The case of Sibling Sex illustrated this phenomenon remarkably well.  Recall that the moderate felt morally inclined to condemn the case because making an exception to the rule rather than endorsing it amounted to an act which led to bad consequences, likely by way of the three mechanisms just mentioned.  Connie then proceeded to do precisely what was morally forbidden and made an exception to the rule against Sibling Sex rather than endorsing it.  Note well the dilemma: While the rules of liberal science required her to approve of the case, consequentialist reasoning forbad her to.  The consequentialist could thus either preach her doctrine or practice it, but not both.  In fact, it was the very act of clearly drawing the distinction between morally good claims and true ones, a true distinction but a morally bad one, which forced her to grab the immoral horn of the dilemma which she herself had made.  This is why the consequentialist’s sword effectively cuts her own arm off.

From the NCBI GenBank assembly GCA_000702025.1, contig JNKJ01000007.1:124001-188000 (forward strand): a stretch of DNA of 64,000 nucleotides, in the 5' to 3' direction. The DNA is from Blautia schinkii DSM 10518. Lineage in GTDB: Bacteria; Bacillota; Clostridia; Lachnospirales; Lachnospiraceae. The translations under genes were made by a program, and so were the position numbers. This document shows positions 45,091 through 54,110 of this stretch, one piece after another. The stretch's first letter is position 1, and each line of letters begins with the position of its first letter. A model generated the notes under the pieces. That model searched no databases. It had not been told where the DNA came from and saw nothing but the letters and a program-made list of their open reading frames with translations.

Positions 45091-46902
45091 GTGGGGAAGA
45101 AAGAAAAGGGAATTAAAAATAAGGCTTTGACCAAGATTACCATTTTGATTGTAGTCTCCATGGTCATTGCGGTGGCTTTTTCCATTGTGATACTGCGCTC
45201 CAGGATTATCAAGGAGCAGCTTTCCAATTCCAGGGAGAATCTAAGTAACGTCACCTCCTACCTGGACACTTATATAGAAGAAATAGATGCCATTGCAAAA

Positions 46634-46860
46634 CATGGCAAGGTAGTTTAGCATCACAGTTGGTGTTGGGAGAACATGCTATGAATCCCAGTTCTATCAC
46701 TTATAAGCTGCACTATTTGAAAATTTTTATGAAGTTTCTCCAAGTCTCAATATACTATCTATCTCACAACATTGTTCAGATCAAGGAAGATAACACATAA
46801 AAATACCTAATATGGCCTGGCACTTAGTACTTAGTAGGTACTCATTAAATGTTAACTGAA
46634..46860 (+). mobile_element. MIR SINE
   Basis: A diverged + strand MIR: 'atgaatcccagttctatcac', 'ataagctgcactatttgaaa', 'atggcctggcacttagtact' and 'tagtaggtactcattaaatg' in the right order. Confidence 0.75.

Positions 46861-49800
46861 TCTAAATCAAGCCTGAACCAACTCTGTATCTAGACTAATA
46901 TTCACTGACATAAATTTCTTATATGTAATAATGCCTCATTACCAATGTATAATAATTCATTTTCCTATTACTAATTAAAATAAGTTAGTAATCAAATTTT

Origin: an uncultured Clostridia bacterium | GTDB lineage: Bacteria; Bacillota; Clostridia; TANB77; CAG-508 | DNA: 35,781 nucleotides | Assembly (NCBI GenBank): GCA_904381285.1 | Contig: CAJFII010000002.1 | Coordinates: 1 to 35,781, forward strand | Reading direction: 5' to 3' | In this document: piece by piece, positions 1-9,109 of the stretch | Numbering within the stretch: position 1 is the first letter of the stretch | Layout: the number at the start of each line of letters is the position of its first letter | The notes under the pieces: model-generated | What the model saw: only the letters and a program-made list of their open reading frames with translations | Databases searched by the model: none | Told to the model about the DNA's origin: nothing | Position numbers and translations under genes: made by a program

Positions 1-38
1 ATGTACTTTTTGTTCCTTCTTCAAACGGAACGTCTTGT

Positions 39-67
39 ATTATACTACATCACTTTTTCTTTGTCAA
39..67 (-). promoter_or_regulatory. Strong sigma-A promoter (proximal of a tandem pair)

It can be objected that all rules have exceptions, even those rules regarding the endorsement of moral rules.  This might be true, but the consequentialist does not get to simply declare herself an exception to the rules which her moderate readers must follow.  It must be empirically demonstrated, as in the case of Sibling Sex, how her breaking the rules of endorsing moral rules actually does lead to good consequences.  To suggest otherwise would surely give far too much room for ideologues and fundamentalists to operate.  This objection can perhaps best be handled by running the exact same argument again at the meta-level which the consequentialist has introduced by asking if she is morally permitted to endorse such exceptions to the rules for endorsing moral rules?

When Truth Clashes with Goodness

(This is part 4/6 of the “Consequentialism and Godelian Incompleteness” series.)
  • (P3) If consequentialism is true, the rules of liberal science are constrained by it and not the other way around. (From P1 and P2)